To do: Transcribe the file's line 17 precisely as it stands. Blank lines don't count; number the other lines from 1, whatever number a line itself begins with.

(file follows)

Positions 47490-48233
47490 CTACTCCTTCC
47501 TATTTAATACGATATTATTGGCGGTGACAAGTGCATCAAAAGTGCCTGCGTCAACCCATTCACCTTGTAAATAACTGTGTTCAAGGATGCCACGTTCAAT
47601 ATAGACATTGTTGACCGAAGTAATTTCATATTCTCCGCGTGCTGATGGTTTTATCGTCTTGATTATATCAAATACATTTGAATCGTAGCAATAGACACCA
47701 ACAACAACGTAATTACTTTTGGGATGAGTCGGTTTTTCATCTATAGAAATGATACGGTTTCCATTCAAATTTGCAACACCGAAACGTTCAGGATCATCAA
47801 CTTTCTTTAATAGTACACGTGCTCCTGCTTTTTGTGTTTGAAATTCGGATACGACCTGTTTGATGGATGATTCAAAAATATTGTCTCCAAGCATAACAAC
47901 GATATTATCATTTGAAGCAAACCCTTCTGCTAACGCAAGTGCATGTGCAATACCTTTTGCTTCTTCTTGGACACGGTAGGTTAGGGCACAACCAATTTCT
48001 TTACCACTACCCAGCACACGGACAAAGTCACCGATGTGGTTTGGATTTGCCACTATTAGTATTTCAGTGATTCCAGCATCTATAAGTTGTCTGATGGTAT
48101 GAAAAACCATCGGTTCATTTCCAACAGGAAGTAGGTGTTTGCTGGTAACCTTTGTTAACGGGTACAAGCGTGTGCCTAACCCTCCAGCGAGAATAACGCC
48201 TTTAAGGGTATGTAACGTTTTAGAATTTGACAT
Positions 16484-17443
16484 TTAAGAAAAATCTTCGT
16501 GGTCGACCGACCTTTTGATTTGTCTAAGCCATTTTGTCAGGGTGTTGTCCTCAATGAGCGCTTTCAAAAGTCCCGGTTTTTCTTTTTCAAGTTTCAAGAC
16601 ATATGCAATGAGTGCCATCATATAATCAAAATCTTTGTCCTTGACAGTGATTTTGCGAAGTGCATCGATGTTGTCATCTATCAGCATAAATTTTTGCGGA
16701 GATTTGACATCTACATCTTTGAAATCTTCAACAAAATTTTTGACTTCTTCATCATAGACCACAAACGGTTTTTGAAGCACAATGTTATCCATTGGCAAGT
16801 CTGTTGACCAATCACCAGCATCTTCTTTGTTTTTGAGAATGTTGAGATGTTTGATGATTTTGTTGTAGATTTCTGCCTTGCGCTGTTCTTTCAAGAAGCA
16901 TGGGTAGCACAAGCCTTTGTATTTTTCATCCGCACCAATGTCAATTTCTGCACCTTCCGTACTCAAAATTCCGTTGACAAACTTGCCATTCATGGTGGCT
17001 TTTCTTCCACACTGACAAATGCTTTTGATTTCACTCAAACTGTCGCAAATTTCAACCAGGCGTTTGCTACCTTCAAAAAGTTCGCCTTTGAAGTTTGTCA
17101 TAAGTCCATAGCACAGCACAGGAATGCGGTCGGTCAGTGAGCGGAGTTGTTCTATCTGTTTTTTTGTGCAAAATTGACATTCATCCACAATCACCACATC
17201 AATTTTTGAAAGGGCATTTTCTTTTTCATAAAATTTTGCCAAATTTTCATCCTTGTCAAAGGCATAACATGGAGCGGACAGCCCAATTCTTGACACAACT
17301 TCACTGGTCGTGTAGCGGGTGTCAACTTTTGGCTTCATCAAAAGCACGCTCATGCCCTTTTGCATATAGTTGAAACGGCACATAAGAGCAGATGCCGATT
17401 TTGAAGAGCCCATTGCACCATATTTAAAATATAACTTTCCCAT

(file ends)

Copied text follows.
16901 TGGGTAGCACAAGCCTTTGTATTTTTCATCCGCACCAATGTCAATTTCTGCACCTTCCGTACTCAAAATTCCGTTGACAAACTTGCCATTCATGGTGGCT